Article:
I spent a couple of days bumming around Copenhagen like a low-grade tourist and then caught the ferry across the strait to Malmo and set off straight up the main road, through miles of Canada-like lake and forest, to Stockholm. The days were already very long and the hours of night already getting shorter as I progressed north. Just the other side of Jenkoping I picked up yet another American youth who turned out to be heading for the enviro conference himself. Regrettably, he was such tedious company that by the time we got to Stockholm central I contrived to lose him and headed on almost immediately for Upsala where I hoped to find my earnestly christian friends Daniel and Elisabeth.

At Daniel’s family seat there was a huge party going on. I pulled my dusty little car into a drive full of parked vehicles and wandered over towards the main house. In the garden were tables and chairs and brightly dressed people milling about. It turned out that Daniel had just got married – but not to Elisabeth. They were still friends though and it was a joyful reunion. Daniel didn’t stick around for long as he and new wife Vaika set off for their honeymoon. Instead I found myself hanging out with his siblings – two younger brothers and a younger sister. One of the brothers was a hardline socialist but the other two were also “aspiring” christians. The christian brother was tedious and boring but the sister, Birgitta, was beautiful and I was drawn to her like a moth to flame. She had a little boy but was separated from the dad. She and I and the little boy shared some local travels (which wouldn’t have been possible on a motorcycle). Happily, she rationalised our burgeoning intimacy by saying, “I’ve already sinned by having lascivious thoughts, so I might as well sin by doing.”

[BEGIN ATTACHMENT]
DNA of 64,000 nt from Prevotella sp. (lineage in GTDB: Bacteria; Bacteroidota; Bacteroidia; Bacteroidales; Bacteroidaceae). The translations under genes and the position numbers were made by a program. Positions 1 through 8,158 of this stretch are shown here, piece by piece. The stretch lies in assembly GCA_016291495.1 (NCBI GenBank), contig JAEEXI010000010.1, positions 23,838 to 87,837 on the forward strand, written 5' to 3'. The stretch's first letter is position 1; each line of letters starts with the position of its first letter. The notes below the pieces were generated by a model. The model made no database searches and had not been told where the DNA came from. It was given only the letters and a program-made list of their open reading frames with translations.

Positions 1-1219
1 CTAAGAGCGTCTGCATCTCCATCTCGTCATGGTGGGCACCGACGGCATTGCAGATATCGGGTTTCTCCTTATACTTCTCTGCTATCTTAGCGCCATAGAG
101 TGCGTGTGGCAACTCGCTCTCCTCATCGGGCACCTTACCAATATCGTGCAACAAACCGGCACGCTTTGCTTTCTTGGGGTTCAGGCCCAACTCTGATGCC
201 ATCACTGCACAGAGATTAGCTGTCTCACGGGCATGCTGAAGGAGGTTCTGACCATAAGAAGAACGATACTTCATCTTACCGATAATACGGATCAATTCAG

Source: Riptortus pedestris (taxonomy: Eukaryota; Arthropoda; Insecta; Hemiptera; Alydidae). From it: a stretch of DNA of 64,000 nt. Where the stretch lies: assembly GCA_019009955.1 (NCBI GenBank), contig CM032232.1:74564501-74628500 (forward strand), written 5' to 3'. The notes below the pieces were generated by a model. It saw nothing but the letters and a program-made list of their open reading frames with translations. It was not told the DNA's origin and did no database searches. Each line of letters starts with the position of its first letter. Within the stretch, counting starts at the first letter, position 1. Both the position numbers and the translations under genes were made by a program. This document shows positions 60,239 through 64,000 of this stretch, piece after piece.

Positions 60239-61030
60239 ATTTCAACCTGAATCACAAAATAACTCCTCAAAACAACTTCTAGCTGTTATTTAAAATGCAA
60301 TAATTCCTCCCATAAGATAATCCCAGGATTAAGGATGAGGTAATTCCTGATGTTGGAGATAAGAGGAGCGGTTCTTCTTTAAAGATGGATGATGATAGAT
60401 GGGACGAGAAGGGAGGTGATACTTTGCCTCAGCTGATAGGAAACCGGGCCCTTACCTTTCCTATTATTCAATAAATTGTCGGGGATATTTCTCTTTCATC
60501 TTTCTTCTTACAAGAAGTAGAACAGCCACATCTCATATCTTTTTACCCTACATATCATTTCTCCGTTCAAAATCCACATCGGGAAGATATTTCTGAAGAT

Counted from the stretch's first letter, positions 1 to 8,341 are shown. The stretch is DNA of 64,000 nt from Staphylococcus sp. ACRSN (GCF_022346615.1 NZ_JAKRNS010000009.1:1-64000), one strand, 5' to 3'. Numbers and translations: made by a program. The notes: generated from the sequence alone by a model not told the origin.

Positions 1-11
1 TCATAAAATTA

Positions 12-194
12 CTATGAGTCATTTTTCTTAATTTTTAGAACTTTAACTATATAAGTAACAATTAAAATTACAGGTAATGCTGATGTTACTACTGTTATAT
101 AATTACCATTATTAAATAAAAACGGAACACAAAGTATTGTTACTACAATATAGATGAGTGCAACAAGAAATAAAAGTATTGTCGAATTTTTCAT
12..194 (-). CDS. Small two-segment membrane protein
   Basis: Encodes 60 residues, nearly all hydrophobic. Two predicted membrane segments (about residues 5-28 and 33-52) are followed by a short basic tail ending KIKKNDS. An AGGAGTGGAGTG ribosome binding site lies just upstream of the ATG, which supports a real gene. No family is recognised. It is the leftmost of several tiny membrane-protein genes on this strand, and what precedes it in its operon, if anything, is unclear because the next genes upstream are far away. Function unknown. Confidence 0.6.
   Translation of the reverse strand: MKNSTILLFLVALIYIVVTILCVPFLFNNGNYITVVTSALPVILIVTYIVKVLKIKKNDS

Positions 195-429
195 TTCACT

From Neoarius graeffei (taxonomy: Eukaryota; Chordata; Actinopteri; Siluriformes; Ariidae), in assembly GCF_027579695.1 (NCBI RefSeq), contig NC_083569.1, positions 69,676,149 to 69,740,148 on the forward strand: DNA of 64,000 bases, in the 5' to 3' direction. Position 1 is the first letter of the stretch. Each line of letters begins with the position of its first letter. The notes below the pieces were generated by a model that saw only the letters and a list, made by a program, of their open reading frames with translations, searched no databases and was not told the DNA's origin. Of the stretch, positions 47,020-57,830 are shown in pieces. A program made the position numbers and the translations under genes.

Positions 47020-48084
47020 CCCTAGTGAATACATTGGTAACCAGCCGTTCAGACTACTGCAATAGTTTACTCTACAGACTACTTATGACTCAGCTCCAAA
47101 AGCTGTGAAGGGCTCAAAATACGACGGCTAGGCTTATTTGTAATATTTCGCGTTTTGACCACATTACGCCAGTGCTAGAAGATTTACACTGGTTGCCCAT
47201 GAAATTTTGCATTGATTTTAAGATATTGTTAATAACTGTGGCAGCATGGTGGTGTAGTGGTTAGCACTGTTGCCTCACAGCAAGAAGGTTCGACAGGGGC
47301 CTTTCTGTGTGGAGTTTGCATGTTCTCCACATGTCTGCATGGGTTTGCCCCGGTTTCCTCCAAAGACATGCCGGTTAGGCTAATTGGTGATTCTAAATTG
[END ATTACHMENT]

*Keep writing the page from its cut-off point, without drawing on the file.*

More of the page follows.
Later I met an eccentric Greek woman called Veroniki who was a student of film and was aching to get started on some film-making. She was heading back to Athens but we hatched a crackpot plan whereby I would come to Athens (where she, allegedly, had contacts and financial backing) and make a film.

Somewhere in Stockholm my little car went clunk and the clutch stopped working. I immediately stopped and got out for a look. I couldn’t see anything obvious, but I found a broken bolt on the ground. Birgitta and I went round a few Swedish garage workshops with the lost bolt and eventually worked out what had happened. There were six or eight bolts holding the clutch plates in place and one of these had snapped off and was in my hand. Replacing it would cost more money than I had so I resolved to head back to the UK, clutchless, where I knew I could find friends and more affordable resources.

So, I bade my painful farewells to Birgitta and others and, refining the technique of revving high, letting off and ramming into neutral, and then revving high and ramming into the next gear, I limped toward the ferry in Goteborg.

In England I managed to park up in my uncle’s garage, dismantle the rear engine assembly (which included removing the entire rear chassis and bumper assembly), replace the clutch plates, and get on the road again.

The little car served me well for the next few months, visiting friends and heading for the hopfields of Kent for seasonal work. But it began to suffer from overheating. By then I was in the process of acquiring a 7.5 ton TK Bedford, ex-railwayman’s mobile tool and snack truck so, sadly, I gave the car away to a guy who promised to be nice to it